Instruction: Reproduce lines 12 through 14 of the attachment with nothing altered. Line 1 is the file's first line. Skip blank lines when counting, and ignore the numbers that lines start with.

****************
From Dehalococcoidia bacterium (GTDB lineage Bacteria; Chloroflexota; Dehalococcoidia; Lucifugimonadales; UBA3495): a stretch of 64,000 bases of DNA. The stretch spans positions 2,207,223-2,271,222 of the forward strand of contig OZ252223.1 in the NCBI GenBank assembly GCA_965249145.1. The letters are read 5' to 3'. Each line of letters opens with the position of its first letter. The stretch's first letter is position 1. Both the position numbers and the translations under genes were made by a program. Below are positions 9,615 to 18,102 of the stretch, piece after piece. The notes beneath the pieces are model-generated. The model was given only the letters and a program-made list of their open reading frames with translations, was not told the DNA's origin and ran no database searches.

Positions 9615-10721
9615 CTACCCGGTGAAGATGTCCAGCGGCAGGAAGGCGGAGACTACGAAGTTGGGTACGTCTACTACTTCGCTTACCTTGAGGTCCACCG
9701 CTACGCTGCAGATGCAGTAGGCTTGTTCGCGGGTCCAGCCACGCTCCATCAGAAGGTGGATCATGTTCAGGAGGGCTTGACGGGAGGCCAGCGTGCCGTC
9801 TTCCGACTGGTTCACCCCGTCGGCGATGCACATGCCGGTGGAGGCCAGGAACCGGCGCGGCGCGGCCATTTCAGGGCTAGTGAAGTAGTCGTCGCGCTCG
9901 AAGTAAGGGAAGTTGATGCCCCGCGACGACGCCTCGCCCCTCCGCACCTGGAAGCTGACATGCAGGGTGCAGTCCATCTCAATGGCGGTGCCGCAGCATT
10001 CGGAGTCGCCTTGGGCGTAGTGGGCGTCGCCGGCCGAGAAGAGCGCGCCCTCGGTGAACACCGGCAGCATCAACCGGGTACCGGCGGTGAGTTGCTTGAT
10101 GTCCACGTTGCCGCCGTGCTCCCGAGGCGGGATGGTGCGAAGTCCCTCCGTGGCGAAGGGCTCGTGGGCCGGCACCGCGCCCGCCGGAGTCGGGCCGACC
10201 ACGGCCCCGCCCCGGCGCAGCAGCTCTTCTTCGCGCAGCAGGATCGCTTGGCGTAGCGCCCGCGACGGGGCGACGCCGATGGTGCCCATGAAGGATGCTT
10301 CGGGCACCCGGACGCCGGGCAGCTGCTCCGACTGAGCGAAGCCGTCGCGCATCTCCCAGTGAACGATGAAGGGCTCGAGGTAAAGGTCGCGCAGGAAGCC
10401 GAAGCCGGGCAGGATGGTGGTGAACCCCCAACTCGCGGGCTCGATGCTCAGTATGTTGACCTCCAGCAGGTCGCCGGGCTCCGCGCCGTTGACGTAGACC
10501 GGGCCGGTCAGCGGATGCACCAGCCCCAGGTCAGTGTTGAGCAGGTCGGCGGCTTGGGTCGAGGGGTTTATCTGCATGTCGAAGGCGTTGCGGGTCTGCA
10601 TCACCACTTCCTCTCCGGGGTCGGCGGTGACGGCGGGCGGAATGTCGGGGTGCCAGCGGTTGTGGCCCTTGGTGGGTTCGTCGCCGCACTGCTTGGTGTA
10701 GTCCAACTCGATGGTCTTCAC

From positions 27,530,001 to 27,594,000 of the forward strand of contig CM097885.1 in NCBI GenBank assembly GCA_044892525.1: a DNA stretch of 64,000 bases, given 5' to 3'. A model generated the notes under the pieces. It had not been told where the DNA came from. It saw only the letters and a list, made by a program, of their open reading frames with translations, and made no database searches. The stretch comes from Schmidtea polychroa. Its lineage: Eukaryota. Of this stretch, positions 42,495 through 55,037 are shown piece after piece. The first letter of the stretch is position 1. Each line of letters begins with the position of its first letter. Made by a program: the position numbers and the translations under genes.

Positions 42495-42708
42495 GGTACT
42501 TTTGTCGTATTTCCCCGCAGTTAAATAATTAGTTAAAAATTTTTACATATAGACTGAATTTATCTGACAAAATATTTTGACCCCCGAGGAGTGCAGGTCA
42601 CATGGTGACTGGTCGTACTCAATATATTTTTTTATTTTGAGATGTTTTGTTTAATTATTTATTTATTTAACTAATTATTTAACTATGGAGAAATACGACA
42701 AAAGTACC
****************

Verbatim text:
10501 GGGCCGGTCAGCGGATGCACCAGCCCCAGGTCAGTGTTGAGCAGGTCGGCGGCTTGGGTCGAGGGGTTTATCTGCATGTCGAAGGCGTTGCGGGTCTGCA
10601 TCACCACTTCCTCTCCGGGGTCGGCGGTGACGGCGGGCGGAATGTCGGGGTGCCAGCGGTTGTGGCCCTTGGTGGGTTCGTCGCCGCACTGCTTGGTGTA
10701 GTCCAACTCGATGGTCTTCAC